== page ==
Cat Scratch Fever

Don’t let the name fool you! This is actually a condition that occurs within people – but is caused by cats. This infection – also known as Bartonella henslae – is caused by a bacteria that is in a cat’s saliva. Not all cats have this bacteria and some are not even affected by it. It is more common for the kittens to have this bacteria and transmit it to humans.

Most people believe that the only way that cats are able to give this disease to humans is by scratching them. The bacteria can actually be found in the cat’s fur making it possible to contract the bacteria while petting the cat and then rubbing your eyes. People who have a normal functioning immune system will have a mild form of this disease.


  • Fever
  • Chills
  • Vomiting
  • Fatigue
  • Inflammation and soreness of lymph nodes

What To Expect

The person who is licked, bitten, or scratched by the infect cat will develop a nodule. As the disease becomes worse that nodule will develop underneath the skin where the injury occurred. It is possible for the person to heal without the help of any treatment within a few weeks of infection.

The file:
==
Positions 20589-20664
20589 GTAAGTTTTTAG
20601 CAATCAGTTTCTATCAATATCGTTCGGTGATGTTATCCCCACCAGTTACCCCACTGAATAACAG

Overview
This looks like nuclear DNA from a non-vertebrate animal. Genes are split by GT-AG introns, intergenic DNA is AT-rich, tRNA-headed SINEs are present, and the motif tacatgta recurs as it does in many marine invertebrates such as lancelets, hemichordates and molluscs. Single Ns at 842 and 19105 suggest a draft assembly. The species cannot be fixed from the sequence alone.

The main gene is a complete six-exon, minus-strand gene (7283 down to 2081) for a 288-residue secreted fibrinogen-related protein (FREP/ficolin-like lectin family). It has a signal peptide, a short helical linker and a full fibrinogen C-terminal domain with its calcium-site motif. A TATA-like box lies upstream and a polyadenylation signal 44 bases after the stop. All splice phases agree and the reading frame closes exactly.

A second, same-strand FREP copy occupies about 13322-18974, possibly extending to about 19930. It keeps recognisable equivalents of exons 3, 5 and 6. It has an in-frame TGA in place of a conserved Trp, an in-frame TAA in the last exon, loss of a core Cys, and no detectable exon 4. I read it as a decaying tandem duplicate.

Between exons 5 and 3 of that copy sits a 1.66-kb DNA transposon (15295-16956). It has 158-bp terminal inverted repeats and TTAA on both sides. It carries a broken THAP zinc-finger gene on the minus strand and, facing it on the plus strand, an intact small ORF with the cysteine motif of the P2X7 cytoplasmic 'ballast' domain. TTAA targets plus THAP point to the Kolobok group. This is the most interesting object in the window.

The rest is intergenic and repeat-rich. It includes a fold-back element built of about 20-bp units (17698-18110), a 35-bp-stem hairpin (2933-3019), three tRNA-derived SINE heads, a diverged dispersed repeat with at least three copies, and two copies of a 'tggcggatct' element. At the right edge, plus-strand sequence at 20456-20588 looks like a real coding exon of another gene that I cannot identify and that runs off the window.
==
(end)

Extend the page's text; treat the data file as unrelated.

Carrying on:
However, if the lymph nodes are still inflamed and the infection has become more severe you will need to see your doctor right away. They might need to prescribe antibiotics that will fight off the infection. These usually take between three to four weeks to take effect.

People who have a weak immune system should be careful because it can become much more serious. It can cause an abnormal growth of blood vessels which will create lumps and cause a condition known as bacillary angiomatosis. This will cause vital organs to become inflamed and can be fatal when not treated.

The best way to prevent cat scratch fever is to immediately wash the injured area with soap and water. If you have played with a cat you should immediately wash your hands before rubbing your eyes.